On May 22, 2013, Matt Cutts announced on his blog that they are rolling out Penguin 2.0 . It has actually been the fourth release since the first Penguin. However, Google have been referring to it as Penguin 2.0 since not just minor refreshes on the existing algorithm were made. They have made some changes on the algorithm itself. This means, the updates would most likely have a stronger impact in the search results.
So, what's up with Google this time? What can webmasters expect in the coming months from Google SEO? On this video, Matt Cutts not only answers this question. He reassures webmasters- who prioritize the benefits of their users, that they should not be affected negatively in any way. On the contrary, the Penguin should bring more good their way because the new algorithms were created to help people find the best sites out there. How? Here are some of the points given:
Discover black hat webspam. One of the main purposes of Penguin 2.0 is to discover webspam, What is webspam? It is a "black hat", meaning illegal SEO tactic which deceives search engine spiders. Webspam can be done in different ways such as by swamping an entire page with a lot of keywords or key phrases.
Another strategy is by deliberately inserting keywords in the content, not withstanding the fact that the article is filled with grammatical errors and that some statements do not make any sense at all. Indeed, armed with a Spinning Software, many webmasters can recreate multiple versions of a single article within minutes, simply by altering words and phrases with possible replacements. The result is a poorly "spun" version of the article, stuffed with meaningless phrases which, would often sound ridiculous to a sane human reader. Obviously, the content was not created for people but intended to make-a-fool out of search engine spiders.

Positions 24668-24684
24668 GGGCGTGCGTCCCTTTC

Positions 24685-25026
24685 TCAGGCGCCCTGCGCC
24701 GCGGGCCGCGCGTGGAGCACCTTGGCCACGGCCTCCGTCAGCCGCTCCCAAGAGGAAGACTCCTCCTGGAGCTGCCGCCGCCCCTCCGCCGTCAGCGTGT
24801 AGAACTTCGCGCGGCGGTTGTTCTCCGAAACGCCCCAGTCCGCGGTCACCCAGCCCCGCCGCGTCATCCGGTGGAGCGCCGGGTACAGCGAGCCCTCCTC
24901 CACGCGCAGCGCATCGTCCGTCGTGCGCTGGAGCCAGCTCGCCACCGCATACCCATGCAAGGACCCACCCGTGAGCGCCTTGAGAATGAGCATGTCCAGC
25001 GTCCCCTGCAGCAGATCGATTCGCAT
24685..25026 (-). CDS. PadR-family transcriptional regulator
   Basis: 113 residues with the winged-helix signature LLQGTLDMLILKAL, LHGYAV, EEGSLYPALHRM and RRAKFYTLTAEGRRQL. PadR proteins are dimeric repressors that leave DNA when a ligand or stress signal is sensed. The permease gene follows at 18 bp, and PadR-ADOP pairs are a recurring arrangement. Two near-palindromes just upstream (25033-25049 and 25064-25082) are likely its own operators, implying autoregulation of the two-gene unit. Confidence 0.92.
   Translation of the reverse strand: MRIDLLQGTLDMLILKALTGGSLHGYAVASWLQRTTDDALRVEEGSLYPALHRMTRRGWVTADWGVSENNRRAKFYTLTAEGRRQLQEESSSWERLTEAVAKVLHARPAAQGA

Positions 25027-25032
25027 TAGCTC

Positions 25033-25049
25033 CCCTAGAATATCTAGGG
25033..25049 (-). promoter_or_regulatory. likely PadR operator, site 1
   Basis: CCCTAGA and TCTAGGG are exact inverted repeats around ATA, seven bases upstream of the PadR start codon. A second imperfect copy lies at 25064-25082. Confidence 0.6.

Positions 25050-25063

Apparently, the Penguin can tell. In addition, Google encourages more interaction with webmasters. For instance, if you happen to come across a spam site, you can report it at http://bit.ly/penguinspamreport and Google will check on it.
Distinguish advertorials that violate guidelines. Some advertisers pay to have their links included in a post or to get a positive review. Matt said there's nothing wrong with paid posts and that advertorials should not lower a website's page rank as long as it meets the guidelines accordingly. For example, there should be a clear disclosure stating that it was a paid review so that the reader can be made aware of that fact.
Detect hacked sites and sites with malware. Searchers are now alerted about websites that have been possibly hacked or may serve malware. Again, Matt emphasized that they are not after penalizing the webmasters of the hacked sites. They are simply protecting internet users from opening potentially hazardous websites or pages. In fact, Google has provided assistance for webmasters who have been hacked (http://www.google.com/webmasters/hacked/) so they can immediately fix the problem.
Matt did not give exact details about the changes or the algorithms. He made it clear though that for those who are working hard to enhance the quality of their websites by implementing "white hat" or legitimate SEO techniques, there is nothing to worry about. In effect, these updates would benefit even webmasters who do not perform SEO tactics at all, but who are focusing on providing great, quality content for their audience.